Paul Slavens Looks Back on a Decade of Ten Hands Press Photos

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A stack of Ten Hands pics literally shot out of the filing cabinet the other day while thumbing around in the Observer photo vaults. The photos highlight the local band throughout their decade-long run, from the mid-'80s through the mid-'90s. We reached out to Ten Hands' frontman, Paul Slavens, and asked him to further explain each photo. This is what he had to say...

"I was afraid you were gonna find this one. As I recall, this was one of those times when we thought something stupid was a great idea. We decided we would take a pic of us banging our heads. I remember we all knew this picture sucked but we submitted it to the Observer anyways. Big Al Emert was the only one with sense enough to look like a proper rock star. I don't think this was taken during a particularly positive time in the band's career."

"I can trace my history of this time by observing what stupid hair\beard\mustache mode I was in. Here, I had finally had the good sense to shave my head, but was sporting a straggly soul patch that I referred to as my 'Genghis.' This is a photo of the last incarnation of Ten Hands, after Steve Brand had moved on to San Antonio and Big Al joined Brave Combo. Ed McMahon and Greg Beck joined for the last year."

"A lot of our pictures were taken by our good friend Bobby Jack Pack. This picture is of the longest running version of Ten Hands, taken when we were going pretty strong. I think this lineup lasted about five years. That hat was given to me by Matt Chamberlain, who was the original drummer for the band. I still have it."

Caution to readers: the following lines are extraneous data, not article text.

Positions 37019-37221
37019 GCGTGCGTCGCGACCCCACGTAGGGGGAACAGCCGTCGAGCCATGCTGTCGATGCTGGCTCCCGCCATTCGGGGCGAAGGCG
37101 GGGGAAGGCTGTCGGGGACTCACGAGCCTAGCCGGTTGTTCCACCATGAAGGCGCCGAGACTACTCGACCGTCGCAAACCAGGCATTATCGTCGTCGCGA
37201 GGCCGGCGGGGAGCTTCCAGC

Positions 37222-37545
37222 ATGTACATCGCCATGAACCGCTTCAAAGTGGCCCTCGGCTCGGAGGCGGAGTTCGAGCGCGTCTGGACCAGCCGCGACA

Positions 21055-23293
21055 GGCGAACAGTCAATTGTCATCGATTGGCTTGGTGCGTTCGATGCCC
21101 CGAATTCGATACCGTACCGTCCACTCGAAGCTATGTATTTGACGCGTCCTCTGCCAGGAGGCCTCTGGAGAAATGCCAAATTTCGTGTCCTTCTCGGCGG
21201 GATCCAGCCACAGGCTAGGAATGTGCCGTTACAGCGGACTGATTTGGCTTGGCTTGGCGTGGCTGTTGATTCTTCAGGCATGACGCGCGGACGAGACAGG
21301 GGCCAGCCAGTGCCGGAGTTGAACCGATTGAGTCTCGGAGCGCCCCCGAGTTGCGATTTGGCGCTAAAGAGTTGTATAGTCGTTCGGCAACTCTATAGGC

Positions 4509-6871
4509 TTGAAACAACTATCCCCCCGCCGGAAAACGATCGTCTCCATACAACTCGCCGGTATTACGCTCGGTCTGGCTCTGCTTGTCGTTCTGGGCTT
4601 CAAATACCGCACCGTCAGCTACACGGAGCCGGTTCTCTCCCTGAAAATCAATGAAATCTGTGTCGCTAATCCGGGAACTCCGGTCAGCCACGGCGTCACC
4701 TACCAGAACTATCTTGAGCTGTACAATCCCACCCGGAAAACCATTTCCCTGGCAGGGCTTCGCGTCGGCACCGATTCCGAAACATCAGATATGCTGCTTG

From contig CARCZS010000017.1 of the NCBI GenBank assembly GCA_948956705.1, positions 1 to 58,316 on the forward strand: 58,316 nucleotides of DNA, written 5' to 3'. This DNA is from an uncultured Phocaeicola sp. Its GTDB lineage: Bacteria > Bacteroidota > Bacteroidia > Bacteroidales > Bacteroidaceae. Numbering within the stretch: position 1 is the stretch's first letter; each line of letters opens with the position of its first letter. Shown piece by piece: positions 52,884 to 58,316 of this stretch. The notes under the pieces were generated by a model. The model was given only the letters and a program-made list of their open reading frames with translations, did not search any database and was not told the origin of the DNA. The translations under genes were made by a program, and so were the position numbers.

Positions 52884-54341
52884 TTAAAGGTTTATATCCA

"This photo comes from the same session as the last one. We were a pretty happy bunch for the most part. And good friends, too. We traveled around a lot and had fun. A lot of disappointment and frustration, too. At this point, I am pretty sure we still believed the rock 'n roll dream would come true."

"This picture is from the first photo session Ten Hands ever did. We never really did one while Matt Chamberlain was in the band. Earl Harvin had only been with the band a very short time. We were probably playing every Monday or Wednesday at the Prophet Bar when this was taken. We had probably just started playing at Club Dada. This was a great lineup; we were all young, naive and cocky. Seeing these pictures makes me remember what an amazing array of great musicians and friends I have had the pleasure of playing with over the years. That's a picture of me when I thought I was in the best band since the creation of music. It was a beautiful dream while it lasted."

"This shot was taken at a photo session for the DOMA. We had just won the Best New Act award and were about to be on the cover, which was the coolest thing that had ever happened to me at the time. This is a picture I have not seen from that session. It's not the one the Observer used for the cover. The thing about Ten Hands photos is that there are very few that don't have somebody being goofy in them. There was a silly streak in that band, and it ran through every aspect of the band. But there was a dead serious side, and a very competitive one, too. I think this shot catches that."

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